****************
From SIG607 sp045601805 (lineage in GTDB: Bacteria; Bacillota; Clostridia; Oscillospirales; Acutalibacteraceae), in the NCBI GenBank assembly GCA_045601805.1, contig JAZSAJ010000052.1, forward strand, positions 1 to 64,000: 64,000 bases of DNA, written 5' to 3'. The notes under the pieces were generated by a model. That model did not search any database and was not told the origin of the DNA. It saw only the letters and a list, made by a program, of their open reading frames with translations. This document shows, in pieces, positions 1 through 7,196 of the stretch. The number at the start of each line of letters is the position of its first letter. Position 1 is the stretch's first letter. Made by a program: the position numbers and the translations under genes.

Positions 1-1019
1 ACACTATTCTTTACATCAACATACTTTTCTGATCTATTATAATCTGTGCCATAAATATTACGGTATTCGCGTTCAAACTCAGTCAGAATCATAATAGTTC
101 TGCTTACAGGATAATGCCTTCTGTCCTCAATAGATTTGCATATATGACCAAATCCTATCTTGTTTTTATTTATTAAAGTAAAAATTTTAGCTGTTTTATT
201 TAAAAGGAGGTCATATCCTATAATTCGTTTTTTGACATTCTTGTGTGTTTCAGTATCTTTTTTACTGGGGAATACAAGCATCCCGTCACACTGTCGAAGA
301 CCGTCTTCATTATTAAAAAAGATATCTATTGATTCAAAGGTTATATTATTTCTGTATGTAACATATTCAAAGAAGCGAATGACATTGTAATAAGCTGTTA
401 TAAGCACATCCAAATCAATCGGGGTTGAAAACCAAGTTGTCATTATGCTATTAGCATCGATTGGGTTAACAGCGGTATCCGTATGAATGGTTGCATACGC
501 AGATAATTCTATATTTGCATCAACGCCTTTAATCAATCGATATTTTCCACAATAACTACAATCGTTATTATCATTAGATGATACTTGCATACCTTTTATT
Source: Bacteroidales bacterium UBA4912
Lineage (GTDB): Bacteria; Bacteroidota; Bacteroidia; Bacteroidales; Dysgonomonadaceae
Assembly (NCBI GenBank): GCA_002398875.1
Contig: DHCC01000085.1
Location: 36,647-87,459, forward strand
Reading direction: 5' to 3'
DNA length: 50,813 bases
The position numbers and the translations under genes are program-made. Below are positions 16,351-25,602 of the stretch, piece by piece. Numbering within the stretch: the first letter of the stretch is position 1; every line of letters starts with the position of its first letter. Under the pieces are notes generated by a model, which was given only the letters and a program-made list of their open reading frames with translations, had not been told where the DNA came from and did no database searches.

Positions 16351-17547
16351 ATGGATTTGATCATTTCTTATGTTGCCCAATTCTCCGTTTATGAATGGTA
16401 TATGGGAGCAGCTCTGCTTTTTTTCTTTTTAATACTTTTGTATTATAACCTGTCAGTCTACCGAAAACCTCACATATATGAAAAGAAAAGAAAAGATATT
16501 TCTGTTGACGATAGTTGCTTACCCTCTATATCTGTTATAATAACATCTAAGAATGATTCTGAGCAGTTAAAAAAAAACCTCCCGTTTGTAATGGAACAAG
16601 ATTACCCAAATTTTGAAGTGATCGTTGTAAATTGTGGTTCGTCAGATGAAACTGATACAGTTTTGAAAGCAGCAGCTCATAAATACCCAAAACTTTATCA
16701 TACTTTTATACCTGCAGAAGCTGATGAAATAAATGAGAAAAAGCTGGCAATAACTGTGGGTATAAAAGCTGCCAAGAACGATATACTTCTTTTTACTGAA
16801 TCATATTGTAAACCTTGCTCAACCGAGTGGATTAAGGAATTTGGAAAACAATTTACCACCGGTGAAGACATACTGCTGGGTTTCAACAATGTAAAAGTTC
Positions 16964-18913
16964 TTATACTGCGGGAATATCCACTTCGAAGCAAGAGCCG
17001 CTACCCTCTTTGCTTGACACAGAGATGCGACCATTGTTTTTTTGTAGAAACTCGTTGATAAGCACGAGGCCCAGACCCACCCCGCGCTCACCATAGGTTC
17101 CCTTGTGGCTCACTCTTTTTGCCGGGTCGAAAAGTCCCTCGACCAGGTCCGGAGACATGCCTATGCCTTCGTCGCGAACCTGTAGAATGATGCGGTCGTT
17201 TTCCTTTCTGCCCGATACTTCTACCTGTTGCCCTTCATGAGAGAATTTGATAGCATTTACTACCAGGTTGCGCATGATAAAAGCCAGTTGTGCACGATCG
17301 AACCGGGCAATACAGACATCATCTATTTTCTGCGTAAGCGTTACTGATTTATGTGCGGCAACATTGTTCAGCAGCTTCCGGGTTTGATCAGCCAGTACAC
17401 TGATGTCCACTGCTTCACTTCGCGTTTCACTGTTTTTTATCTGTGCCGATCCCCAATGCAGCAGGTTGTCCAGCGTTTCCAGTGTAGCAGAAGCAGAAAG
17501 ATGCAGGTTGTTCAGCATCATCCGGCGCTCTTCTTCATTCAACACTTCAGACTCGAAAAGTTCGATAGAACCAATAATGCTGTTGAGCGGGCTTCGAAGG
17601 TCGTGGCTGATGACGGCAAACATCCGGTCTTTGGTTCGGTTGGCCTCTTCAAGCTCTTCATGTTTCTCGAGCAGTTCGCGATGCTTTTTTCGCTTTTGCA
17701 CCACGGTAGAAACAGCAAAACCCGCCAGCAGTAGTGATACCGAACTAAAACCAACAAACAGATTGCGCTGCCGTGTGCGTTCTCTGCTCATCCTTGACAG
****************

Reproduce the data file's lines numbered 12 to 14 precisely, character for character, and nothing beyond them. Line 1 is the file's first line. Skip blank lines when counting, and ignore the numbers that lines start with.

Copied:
Contig: DHCC01000085.1
Location: 36,647-87,459, forward strand
Reading direction: 5' to 3'